Sir: Two articles last week highlighted the importance of using research to inform retail strategies (‘Sainsbury’s improves delisting decisions using Self Serve tool’ and ‘Shoppers damning of prices and promotions in c-stores’, 11 May).

Many organisations have so much information that they don’t know what to do with it. The issues for big data in the future will be around which parts of it will be relevant and useful and whether the right questions are being asked.

Before mining big data, real benefit is derived from asking customers and staff what they think and feel about a retailer, an in-store experience, a product or service to define the information you need. Big data may tell you how many customers you have won or lost but not necessarily why.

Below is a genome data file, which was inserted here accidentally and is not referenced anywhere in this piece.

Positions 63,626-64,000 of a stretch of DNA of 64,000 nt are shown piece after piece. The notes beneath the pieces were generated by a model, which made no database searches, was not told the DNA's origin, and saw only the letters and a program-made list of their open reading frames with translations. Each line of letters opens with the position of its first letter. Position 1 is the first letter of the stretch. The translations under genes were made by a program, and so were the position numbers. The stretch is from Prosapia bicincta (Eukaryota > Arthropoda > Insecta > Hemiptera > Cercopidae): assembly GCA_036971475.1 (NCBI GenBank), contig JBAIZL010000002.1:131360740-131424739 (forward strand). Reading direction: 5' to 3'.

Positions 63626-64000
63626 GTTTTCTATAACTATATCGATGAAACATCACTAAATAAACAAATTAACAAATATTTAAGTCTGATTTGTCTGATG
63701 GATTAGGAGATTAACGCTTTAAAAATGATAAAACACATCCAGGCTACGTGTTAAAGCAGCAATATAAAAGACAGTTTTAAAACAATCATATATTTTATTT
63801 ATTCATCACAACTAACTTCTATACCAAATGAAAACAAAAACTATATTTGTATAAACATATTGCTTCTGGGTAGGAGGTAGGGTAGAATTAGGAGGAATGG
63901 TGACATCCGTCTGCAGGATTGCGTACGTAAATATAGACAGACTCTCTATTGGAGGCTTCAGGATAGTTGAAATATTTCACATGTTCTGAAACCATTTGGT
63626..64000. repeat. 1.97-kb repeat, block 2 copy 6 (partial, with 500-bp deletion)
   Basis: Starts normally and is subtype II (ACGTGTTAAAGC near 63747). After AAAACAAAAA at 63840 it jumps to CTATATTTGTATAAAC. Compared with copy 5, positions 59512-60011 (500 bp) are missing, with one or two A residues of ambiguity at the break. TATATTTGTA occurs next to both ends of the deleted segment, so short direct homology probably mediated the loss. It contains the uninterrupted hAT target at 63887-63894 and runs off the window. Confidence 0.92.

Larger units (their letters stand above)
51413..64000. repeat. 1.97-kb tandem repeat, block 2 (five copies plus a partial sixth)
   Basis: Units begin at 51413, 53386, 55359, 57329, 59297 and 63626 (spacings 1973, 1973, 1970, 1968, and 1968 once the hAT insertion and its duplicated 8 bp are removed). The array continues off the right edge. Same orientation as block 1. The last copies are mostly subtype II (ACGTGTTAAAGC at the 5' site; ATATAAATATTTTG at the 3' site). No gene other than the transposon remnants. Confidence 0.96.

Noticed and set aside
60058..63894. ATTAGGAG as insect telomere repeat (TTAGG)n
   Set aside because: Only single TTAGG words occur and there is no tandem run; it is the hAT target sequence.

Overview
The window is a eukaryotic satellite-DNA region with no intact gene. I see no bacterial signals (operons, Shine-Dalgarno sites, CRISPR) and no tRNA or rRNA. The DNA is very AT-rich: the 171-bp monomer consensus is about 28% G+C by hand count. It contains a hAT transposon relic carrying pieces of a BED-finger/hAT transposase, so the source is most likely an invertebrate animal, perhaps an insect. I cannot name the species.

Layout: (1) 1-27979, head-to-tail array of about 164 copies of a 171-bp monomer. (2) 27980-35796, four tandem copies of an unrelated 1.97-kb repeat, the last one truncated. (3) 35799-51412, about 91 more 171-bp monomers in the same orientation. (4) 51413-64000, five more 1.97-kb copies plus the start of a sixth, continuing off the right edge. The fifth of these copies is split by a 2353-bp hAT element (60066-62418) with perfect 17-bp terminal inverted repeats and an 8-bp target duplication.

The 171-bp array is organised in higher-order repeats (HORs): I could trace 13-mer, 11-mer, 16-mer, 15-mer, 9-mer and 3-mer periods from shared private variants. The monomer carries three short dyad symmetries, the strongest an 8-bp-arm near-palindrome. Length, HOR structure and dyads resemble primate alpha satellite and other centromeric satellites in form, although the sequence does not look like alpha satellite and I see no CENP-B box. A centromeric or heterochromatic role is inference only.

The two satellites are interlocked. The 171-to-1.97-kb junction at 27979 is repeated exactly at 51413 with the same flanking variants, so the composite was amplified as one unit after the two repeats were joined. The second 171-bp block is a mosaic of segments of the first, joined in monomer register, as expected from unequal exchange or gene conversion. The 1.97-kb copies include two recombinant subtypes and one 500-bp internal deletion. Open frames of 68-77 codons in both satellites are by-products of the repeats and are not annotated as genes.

It’s important that data is used as an aid but not as a replacement for judgement. As the horsemeat issue has shown, continuous cost cutting over quality has resulted in poor value and organisations have failed to appreciate that customers see them as responsible for the whole value chain. This approach is coming back to bite them. Data transparency is important to consumers and organisations need to ensure it doesn’t become the next scandal.

A data strategy must support your customer understanding, include standards and ethics and be focused on the small number of indicators that really make a difference.

Jane Frost CBE, CEO, Market Research Society